Allegations of misconduct have been brought against five Gainesville police officers. Some community members say the punishments meted out will not change a problematic culture.
The Gainesville Police Department has released the results of an Internal Affairs investigation into misconduct related to the arrest of Terrell Bradley, who lost his eye on a K9 after fleeing a traffic stop this summer.
The allegations against the five officers stood, but critics questioned whether the penalties imposed could change what they called an ingrained and problematic mindset.
Three officers – Dustin Johnson, Justin Snitselaar and Maurquice Miller – received written warnings for taking photos of Bradley’s injuries on cellphones, sharing them informally and not presenting them in evidence.
The investigation also uncovered an exchange of internal messages between Constables Matthew Shott and Andrew Milman which Police Advisory Board member Fareed Johnson summed up as “boasting and gloating in an aggressive and abusive style of policing”.
As part of the trade, Shott congratulates Milman on Bradley’s injuries.
Shott: And then I heard tonight you bit someone’s eye
Milman: it was the nastiest thing ever, his eye was slit open and hanging just outside his face
Shott: I saw the photos BRAVO
Milman: Maybe if these stories get around the criminals will stop running from me
Shott: I hope not, these bedtime stories are so good
Milman: lol i was about to say that would take the fun out of this job
Shott: I’m just surprised you’re on the road and not sticking to the AI office chair
Later in the exchange, Milman said he thought the department kept giving him interns “because they know it slows me down.”
Shott: lol doesn’t seem to be slowing down too much. Something else cool is coming
Click to read the full message exchange included in the report
Officers told investigator Lt. Timothy Durst that the exchange was just a “general joke”, but both agreed that some of the messages seemed unprofessional and insensitive.
Shott and Milman received written warnings, 5-day suspensions without pay, training from the City of Gainesville’s Office of Equity and Inclusion, and 30 hours of paid community involvement while on duty. Milman was also removed from the field training program, through which he showed five new officers how to control Gainesville.
Johnson said these “light punishments” indicate “the department didn’t find anything too serious about it.”
“If their day-to-day tasks don’t change their mindset and give them compassion and empathy for people,” he said, “then community engagement won’t either.” .”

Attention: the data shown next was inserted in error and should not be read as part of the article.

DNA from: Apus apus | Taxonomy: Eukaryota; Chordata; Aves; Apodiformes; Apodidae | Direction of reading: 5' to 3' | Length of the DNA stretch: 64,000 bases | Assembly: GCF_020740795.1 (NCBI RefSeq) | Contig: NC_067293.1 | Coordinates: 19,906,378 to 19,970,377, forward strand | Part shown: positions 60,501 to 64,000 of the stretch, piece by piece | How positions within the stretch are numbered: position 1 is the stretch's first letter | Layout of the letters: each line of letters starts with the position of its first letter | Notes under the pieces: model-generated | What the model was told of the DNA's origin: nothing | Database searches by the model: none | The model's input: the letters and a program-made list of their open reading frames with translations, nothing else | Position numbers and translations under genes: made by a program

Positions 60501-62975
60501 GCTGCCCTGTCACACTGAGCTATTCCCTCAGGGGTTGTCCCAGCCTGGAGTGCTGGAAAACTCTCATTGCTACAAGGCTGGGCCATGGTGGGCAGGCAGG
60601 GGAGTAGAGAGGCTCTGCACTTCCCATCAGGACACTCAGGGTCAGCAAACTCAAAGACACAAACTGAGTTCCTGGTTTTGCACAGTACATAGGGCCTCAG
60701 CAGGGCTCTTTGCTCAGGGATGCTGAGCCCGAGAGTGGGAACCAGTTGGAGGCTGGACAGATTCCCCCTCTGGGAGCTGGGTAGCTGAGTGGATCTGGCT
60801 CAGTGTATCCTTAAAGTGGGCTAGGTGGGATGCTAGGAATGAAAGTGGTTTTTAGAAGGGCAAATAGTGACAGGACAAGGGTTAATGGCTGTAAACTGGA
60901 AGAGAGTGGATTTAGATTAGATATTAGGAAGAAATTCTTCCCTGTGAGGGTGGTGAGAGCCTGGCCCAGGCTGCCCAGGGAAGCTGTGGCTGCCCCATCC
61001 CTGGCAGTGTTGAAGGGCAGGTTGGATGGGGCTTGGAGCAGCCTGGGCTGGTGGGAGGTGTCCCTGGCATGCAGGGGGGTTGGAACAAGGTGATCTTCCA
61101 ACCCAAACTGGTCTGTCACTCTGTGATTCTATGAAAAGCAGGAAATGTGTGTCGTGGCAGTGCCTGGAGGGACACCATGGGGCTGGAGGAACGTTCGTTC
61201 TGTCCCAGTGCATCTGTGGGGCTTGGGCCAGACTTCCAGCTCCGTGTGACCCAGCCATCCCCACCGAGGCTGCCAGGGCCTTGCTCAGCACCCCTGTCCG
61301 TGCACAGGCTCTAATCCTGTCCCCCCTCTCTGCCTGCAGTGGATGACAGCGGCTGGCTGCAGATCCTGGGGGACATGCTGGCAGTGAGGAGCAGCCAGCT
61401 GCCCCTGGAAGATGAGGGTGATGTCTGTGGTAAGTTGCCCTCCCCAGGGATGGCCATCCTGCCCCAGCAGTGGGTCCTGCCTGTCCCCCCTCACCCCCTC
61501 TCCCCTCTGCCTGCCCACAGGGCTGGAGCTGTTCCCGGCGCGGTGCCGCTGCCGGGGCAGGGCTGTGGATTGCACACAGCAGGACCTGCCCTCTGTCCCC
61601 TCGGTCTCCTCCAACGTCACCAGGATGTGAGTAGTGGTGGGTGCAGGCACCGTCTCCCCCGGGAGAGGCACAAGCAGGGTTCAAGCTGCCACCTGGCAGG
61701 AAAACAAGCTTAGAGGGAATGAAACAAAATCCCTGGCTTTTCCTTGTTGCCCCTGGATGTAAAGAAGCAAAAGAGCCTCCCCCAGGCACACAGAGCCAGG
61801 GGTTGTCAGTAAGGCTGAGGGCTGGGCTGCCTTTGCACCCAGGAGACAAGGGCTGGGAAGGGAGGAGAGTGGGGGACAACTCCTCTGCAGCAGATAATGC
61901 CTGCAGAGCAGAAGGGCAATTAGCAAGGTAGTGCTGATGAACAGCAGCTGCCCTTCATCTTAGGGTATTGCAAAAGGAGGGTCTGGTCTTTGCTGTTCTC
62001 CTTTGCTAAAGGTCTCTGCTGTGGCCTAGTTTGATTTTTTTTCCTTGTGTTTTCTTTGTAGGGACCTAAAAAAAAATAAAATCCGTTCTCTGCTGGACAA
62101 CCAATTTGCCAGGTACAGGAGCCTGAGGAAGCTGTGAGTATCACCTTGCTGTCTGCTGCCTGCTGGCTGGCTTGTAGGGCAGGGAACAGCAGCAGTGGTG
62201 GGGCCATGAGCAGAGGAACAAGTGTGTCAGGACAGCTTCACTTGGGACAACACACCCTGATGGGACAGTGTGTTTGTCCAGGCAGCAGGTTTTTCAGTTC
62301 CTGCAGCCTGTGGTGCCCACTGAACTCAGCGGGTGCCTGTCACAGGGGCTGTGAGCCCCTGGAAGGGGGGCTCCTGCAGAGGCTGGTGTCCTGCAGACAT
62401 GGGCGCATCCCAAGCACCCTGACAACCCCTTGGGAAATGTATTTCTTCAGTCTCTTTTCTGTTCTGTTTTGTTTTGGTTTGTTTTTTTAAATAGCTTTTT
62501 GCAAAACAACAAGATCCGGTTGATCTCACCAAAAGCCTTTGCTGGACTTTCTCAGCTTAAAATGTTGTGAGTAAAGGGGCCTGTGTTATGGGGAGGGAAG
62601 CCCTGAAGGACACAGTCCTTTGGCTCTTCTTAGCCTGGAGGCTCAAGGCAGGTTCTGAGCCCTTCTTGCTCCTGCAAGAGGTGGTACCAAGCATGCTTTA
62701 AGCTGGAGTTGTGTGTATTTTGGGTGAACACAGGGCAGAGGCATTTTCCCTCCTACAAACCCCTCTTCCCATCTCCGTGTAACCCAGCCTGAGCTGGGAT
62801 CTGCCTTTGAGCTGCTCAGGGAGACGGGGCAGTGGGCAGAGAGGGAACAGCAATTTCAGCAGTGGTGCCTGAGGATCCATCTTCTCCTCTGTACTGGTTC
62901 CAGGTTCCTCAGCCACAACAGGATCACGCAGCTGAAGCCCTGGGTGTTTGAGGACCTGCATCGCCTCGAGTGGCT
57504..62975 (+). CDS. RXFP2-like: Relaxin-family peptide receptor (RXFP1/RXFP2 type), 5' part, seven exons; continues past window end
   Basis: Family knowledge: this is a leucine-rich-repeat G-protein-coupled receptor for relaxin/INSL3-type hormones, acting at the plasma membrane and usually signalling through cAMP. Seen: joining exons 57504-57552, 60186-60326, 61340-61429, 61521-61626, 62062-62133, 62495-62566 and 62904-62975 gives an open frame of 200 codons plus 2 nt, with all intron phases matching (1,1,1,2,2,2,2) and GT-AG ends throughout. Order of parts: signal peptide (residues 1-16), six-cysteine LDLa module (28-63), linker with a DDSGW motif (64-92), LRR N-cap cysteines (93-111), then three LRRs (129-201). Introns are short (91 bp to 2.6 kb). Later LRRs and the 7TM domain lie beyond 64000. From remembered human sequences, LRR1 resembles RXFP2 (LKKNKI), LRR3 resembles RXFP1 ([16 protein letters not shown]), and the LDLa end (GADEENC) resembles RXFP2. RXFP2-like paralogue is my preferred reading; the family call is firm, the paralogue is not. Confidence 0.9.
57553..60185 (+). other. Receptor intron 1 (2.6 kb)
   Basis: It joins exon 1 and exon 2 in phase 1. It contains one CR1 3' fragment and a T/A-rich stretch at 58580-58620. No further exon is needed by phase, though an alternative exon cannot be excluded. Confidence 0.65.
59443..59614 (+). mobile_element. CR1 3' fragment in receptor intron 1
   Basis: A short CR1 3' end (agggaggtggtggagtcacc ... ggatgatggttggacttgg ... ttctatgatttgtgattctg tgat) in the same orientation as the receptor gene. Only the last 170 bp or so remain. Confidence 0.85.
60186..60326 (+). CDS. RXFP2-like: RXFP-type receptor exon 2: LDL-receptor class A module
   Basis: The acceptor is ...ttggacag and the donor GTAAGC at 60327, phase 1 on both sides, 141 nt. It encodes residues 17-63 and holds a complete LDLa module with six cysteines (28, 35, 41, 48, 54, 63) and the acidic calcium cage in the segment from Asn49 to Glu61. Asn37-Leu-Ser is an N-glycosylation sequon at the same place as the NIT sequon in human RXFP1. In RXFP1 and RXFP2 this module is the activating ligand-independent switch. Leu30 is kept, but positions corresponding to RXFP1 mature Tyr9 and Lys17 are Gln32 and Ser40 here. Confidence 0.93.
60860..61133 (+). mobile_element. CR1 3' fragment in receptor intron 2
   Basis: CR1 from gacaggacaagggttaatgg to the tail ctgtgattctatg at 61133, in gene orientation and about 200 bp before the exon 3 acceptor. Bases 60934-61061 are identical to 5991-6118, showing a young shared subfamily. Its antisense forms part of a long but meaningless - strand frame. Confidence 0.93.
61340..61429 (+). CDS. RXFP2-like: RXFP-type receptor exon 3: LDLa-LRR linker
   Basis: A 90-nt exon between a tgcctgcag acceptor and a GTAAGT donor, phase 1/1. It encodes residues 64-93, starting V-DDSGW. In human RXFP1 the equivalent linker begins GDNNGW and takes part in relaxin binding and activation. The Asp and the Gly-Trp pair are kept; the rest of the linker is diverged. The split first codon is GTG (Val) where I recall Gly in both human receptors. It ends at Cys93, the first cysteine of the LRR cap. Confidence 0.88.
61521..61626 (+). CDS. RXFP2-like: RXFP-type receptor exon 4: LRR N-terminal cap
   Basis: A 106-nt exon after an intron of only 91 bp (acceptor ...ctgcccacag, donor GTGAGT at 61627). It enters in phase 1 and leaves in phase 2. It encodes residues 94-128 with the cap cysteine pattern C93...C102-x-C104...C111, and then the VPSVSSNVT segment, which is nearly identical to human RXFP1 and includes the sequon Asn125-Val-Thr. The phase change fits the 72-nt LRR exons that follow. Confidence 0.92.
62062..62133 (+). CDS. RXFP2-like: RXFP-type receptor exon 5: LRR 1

Durst conducted a review of Milman’s posts on the internal communications system between April 1 and September 12 and noted similar posts related to “city geographies and foot chases.”
To a supervisor, Milman wrote, “Besides, I’m driving east now, still here to have fun tonight.”
To another officer: “I’m going through Sugar Hill, then heading west, so we’re stopping there before it’s too late”
The officer replied, “On to 20th AVE now.”
Part of this road passes through predominantly black neighborhoods. Sugarhill and the east side of Gainesville are also predominantly black.
Milman also displayed an eagerness for foot chases in his posts.
He messaged an officer: ‘On a scale of 1 chasing on foot how badly do you want to chase someone today lol.’
As he tried to locate a suspicious woman, he wrote, “I might even be able to catch her in a foot chase lmao.”
The investigation found that Milman was often placed on “special details” to “research and enforce violations”.
The report says officers are sometimes chosen for these details based on their “willingness to be proactive and whether they have been successful in the past on special details,” other times based on their assigned geographic area. The area assigned to Milman is adjacent to areas with high reports of gun violence, according to the report.
Recent areas of interest named in the report included Sweetwater Square – where Bradley was arrested – Gardenia Gardens, Carol Estates and Carver Gardens. All are predominantly black.
Police department officials said this kind of “proactive enforcement” and police presence is needed because of reports of shootings and gun violence.